The health service plans to “clamp down on some of the staffing agencies ripping off the NHS”, the chief executive of NHS England has said. Simon Stevens admitted that NHS hospitals were “over-spending” on temporary staffing. But he assure that the NHS would be taking action against staffing agencies. Mr Stevens also said hospitals needed to ensure they offered “flexible employment” to nursing staff. He said: “What we’ve got to do is convert that [agency] spending into good, paying permanent jobs.”
Mr Stevens drew attention to a recent regulator’s report, which showed that NHS foundation trusts in England spent £1.8bn in 2014 on agency and contract staff – more than twice the planned amount. He said the rise was partly due to hospitals putting more nurses on wards, following the public inquiry into the Stafford Hospital scandal. Though he admitted it was “very hard” for individual hospitals to take action against agencies, he said “collectively the NHS can take action here and we will be doing that”.
Dr Peter Carter, chief executive of the Royal College of Nursing (RCN) had said, that Mr Stevens was “spot on”, arguing that agencies are currently charging “top dollar”. He said: “The reality is that because of very poor workforce planning and because of cuts, particularly in the number of new student nurses taken on, the NHS is now playing catch-up and to fill that vacuum agencies have stepped in.”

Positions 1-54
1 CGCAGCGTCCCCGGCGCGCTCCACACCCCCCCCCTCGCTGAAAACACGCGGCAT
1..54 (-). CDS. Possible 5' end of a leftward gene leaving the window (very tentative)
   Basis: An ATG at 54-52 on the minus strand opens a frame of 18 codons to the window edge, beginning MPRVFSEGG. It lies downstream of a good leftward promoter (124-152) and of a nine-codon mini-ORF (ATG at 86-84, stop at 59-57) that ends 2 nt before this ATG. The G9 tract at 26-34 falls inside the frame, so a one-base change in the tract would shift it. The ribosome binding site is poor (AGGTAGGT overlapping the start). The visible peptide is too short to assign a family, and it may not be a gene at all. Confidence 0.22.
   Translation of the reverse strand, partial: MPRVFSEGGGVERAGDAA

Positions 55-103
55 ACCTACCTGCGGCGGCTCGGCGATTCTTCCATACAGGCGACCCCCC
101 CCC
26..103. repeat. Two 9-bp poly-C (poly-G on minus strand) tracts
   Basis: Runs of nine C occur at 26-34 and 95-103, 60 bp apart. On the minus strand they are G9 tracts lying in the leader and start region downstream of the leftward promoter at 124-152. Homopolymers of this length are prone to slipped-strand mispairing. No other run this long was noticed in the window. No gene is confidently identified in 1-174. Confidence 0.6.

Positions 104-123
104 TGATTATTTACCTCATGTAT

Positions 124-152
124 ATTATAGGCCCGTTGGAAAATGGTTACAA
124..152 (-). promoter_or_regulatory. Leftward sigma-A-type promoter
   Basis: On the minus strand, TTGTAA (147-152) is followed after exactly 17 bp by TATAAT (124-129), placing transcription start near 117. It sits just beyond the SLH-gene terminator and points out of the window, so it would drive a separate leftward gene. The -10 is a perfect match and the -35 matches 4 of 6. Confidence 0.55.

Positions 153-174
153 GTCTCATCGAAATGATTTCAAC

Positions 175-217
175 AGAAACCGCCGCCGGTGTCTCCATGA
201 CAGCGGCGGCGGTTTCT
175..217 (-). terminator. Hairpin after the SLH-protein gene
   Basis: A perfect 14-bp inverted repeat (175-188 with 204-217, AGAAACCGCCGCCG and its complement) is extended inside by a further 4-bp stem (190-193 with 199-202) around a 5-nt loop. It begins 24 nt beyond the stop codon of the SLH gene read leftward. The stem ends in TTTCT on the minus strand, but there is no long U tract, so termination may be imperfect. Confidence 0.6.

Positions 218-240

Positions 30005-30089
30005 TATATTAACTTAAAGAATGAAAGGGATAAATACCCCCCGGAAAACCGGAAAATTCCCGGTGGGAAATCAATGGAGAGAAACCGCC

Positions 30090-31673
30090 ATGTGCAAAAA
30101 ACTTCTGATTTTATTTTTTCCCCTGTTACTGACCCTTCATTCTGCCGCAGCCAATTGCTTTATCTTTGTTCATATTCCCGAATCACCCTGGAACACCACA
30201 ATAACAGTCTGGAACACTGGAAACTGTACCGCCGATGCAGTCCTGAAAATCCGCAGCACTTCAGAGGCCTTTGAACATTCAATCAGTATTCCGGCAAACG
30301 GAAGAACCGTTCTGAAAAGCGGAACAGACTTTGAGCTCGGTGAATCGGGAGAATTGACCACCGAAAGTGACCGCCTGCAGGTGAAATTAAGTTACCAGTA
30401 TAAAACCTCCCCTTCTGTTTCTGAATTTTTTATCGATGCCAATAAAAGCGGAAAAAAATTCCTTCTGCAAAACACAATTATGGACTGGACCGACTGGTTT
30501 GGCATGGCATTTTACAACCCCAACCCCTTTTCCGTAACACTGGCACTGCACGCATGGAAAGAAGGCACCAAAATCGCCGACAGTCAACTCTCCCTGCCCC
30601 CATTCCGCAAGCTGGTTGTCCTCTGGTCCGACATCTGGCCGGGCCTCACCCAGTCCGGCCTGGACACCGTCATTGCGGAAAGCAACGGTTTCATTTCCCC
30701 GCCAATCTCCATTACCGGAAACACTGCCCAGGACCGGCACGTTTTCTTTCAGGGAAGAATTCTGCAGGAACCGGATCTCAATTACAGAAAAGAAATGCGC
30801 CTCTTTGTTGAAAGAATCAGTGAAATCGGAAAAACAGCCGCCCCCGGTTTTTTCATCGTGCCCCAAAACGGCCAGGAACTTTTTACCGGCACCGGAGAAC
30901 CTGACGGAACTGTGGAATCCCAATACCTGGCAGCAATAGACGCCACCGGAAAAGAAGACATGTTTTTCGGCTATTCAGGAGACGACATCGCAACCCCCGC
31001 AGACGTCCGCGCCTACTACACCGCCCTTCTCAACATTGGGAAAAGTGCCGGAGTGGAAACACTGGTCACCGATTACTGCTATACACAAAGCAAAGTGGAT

But the managing director of the agency Nursdoc Recruitment, Robert Stiff, claimed agency staff can save the NHS money. He said: “The demand on the NHS is not consistent, it does go through peaks and troughs. And having an agency to provide services at the last minute allows the NHS in a way to save money, because they don’t need to have full resourcing on their wards all the time.”
Though more staff nurses are now being trained, Dr Carter claimed: “We are still not back up to May 2010 levels and we would have actually said that in May 2010 there weren’t enough, [the cuts] shouldn’t have happened”. He called for more flexible working hours, pointing out that 90% of nurses are women – many of whom have childcare responsibilities and are unable to work rigid shift patterns. A spokesperson for the Department of Health said that there are 8,200 more nurses working than there were in May 2010. However, the RCN highlighted its figures from April suggesting the increase in the total nursing workforce is 1,470 if the numbers of midwives, health visitors and school nurses are stripped out.